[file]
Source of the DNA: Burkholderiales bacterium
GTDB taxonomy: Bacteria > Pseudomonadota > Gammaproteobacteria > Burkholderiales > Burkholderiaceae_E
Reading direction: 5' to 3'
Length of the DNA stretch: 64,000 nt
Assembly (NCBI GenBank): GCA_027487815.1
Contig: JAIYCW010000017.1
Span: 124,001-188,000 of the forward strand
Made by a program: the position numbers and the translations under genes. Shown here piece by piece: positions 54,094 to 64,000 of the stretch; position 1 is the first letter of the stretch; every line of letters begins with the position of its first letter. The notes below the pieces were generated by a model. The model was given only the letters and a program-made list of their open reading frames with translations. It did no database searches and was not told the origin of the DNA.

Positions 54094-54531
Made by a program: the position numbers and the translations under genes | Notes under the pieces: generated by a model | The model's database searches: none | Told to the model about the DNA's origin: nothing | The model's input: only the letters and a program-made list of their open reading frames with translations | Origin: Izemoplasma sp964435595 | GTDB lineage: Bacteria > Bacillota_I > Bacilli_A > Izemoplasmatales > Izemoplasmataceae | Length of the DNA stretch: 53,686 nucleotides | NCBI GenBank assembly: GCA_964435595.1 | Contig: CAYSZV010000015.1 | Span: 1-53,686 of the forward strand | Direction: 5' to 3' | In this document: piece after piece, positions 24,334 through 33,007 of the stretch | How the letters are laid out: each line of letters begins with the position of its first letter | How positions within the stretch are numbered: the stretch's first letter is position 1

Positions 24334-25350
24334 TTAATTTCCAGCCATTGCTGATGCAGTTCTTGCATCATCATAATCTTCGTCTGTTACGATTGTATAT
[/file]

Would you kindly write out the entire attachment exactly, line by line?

Source of the DNA: Burkholderiales bacterium
GTDB taxonomy: Bacteria > Pseudomonadota > Gammaproteobacteria > Burkholderiales > Burkholderiaceae_E
Reading direction: 5' to 3'
Length of the DNA stretch: 64,000 nt
Assembly (NCBI GenBank): GCA_027487815.1
Contig: JAIYCW010000017.1
Span: 124,001-188,000 of the forward strand
Made by a program: the position numbers and the translations under genes. Shown here piece by piece: positions 54,094 to 64,000 of the stretch; position 1 is the first letter of the stretch; every line of letters begins with the position of its first letter. The notes below the pieces were generated by a model. The model was given only the letters and a program-made list of their open reading frames with translations. It did no database searches and was not told the origin of the DNA.

Positions 54094-54531
Made by a program: the position numbers and the translations under genes | Notes under the pieces: generated by a model | The model's database searches: none | Told to the model about the DNA's origin: nothing | The model's input: only the letters and a program-made list of their open reading frames with translations | Origin: Izemoplasma sp964435595 | GTDB lineage: Bacteria > Bacillota_I > Bacilli_A > Izemoplasmatales > Izemoplasmataceae | Length of the DNA stretch: 53,686 nucleotides | NCBI GenBank assembly: GCA_964435595.1 | Contig: CAYSZV010000015.1 | Span: 1-53,686 of the forward strand | Direction: 5' to 3' | In this document: piece after piece, positions 24,334 through 33,007 of the stretch | How the letters are laid out: each line of letters begins with the position of its first letter | How positions within the stretch are numbered: the stretch's first letter is position 1

Positions 24334-25350
24334 TTAATTTCCAGCCATTGCTGATGCAGTTCTTGCATCATCATAATCTTCGTCTGTTACGATTGTATAT